Black Pearls

Glittering twin set from revitalised godfather of gloom

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Nick cave has spent THE past half-decade holding rock’n’roll in contempt, while carving an increasingly traditional plinth for himself in the marbled pantheon of singer-songwriter greats. A run of reflective albums has included some drop-dead classics, but a creeping air of Calvinism and cold porridge has dampened his electrifying muse at times. And although last year’s Nocturama marked a partial return to full-blooded form, it was recorded in a mid-tour rush and lacked focus.

But now, having opened up his songwriting to his fellow Seeds (though not recently departed mainstay Blixa Bargeld) and reunited with Nocturama producer Nick Launay, this double-CD splurge is the happy result. Unconstrained by any over-arching style, both are rich and expansive banquets of soul, folk, blues and punkoid clamour. Featuring the London Community Gospel Choir, the lineage they invoke includes Spiritualized, Tom Waits and Memphis-era Elvis. But mostly they just sound like vintage Cave?chaotic, darkly glamorous and fired by illicit passion. With a lusty peacock strut, he’s got his mojo working again.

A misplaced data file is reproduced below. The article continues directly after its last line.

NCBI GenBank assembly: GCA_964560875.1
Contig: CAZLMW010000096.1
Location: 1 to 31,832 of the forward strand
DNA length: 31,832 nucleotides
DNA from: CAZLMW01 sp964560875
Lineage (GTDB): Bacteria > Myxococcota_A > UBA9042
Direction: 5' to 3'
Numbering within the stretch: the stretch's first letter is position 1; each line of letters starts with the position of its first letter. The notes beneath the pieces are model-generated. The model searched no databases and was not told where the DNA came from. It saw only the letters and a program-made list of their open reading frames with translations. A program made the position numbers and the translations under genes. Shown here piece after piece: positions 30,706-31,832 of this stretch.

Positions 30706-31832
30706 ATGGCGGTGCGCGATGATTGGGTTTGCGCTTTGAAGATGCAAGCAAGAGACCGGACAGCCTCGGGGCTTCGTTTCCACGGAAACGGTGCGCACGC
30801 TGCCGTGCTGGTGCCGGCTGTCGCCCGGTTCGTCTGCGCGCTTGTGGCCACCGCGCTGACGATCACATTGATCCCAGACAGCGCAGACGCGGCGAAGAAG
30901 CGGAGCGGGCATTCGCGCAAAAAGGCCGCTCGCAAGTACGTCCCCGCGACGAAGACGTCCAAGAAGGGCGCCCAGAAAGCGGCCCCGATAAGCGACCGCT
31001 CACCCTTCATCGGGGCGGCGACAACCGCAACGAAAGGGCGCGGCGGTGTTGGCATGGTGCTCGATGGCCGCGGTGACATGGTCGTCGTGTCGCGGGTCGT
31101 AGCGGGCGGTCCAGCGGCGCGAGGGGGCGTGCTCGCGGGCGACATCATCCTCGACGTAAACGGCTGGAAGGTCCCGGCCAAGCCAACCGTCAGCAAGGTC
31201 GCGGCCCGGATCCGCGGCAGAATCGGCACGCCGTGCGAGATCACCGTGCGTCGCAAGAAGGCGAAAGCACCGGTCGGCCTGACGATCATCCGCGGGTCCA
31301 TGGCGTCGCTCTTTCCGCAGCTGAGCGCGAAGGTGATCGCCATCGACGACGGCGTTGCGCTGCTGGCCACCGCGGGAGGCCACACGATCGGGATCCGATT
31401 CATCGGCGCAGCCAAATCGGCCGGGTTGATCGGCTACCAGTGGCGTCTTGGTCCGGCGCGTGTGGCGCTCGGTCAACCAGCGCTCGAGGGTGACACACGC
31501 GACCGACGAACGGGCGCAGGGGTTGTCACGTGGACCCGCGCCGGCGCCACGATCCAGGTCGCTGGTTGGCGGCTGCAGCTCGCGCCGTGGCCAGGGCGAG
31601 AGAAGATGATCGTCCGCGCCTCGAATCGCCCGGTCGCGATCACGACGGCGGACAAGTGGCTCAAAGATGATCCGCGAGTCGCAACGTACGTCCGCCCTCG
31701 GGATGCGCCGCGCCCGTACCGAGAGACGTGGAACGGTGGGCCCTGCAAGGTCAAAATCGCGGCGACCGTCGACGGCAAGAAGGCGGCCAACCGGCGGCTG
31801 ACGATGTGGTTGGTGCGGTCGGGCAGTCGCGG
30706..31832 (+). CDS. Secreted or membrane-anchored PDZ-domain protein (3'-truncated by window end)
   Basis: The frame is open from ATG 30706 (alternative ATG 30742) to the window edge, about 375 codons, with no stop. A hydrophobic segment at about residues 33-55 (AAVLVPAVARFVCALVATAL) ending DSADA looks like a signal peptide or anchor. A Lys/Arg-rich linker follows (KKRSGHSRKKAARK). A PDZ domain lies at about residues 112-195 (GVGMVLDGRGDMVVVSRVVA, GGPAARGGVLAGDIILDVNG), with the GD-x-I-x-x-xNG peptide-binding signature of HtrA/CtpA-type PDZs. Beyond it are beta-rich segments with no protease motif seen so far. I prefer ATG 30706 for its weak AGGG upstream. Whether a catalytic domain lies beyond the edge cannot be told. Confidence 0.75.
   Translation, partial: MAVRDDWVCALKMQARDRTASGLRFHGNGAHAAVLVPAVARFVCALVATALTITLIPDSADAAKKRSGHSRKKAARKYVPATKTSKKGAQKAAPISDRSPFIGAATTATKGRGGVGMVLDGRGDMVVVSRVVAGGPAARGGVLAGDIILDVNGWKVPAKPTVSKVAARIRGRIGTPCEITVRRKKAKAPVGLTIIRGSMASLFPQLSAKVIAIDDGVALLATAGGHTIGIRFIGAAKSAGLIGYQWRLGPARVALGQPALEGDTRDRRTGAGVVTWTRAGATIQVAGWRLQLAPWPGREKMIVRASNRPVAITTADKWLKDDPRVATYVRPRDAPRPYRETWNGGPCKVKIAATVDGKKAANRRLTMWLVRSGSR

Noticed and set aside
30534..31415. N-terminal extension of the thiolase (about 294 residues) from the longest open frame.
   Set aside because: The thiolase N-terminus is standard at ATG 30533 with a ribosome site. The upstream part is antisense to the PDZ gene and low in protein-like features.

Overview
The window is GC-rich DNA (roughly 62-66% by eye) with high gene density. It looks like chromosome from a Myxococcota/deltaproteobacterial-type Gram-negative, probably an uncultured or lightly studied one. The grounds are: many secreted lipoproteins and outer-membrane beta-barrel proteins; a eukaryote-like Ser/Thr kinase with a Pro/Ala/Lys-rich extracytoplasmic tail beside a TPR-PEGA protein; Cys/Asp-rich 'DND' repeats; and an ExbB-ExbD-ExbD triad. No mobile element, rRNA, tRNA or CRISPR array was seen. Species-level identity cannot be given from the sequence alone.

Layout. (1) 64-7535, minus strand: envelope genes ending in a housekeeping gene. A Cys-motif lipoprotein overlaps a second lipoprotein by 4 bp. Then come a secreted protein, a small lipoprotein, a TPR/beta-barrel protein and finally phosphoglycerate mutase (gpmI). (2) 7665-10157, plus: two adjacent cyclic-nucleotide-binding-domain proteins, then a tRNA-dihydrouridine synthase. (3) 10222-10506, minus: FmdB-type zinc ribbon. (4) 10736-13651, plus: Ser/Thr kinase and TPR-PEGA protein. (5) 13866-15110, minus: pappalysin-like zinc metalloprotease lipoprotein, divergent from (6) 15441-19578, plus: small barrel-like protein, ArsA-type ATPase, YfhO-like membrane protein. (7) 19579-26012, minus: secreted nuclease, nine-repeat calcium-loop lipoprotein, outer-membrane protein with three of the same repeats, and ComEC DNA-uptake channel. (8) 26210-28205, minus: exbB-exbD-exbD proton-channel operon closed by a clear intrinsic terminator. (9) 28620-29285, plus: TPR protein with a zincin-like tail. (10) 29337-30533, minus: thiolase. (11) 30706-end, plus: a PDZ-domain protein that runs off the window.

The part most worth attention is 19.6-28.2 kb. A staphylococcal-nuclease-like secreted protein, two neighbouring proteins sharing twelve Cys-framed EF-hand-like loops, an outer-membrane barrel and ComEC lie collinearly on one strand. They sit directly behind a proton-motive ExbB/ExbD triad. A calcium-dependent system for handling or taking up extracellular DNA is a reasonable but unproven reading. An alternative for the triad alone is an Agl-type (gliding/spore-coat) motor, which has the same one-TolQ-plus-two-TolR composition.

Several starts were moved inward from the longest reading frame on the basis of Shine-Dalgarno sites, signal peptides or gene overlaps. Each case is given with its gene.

Abattoir Blues is the heavier of the pair, born in a controlled explosion of stack-heeled soulman stomping called “Get Ready For Love”. Cave songs sometimes threaten to overwhelm their tormented narrator, but this time he rides the roaring tidal wave with a Dionysian swagger. The Lyre Of Orpheus is gentler, jazzier and spiced with a faintly Latin flavour, from the light-headed semi-calypso “Breathless”to the fierce bolero “Supernaturally”.

Anguished confessions and slavering cannibals lurk within the shadows, but Cave has rarely sounded more romantically upbeat than on strumming single “Nature Boy”, a warm-blooded comedy of seduction and intoxication. Any resemblance to Steve Harley’s “Come Up And See Me (Make Me Smile)” is, of course, purely coincidental. Most chapters from Cave’s 25-year history are represented: woozy lust anthems and hellhound howls, achingly literate laments and quasi-biblical junk-blues eruptions. With this feast of fearsome rock’n’soul, Beelzebub’s favourite lounge singer has returned to reclaim his throne.


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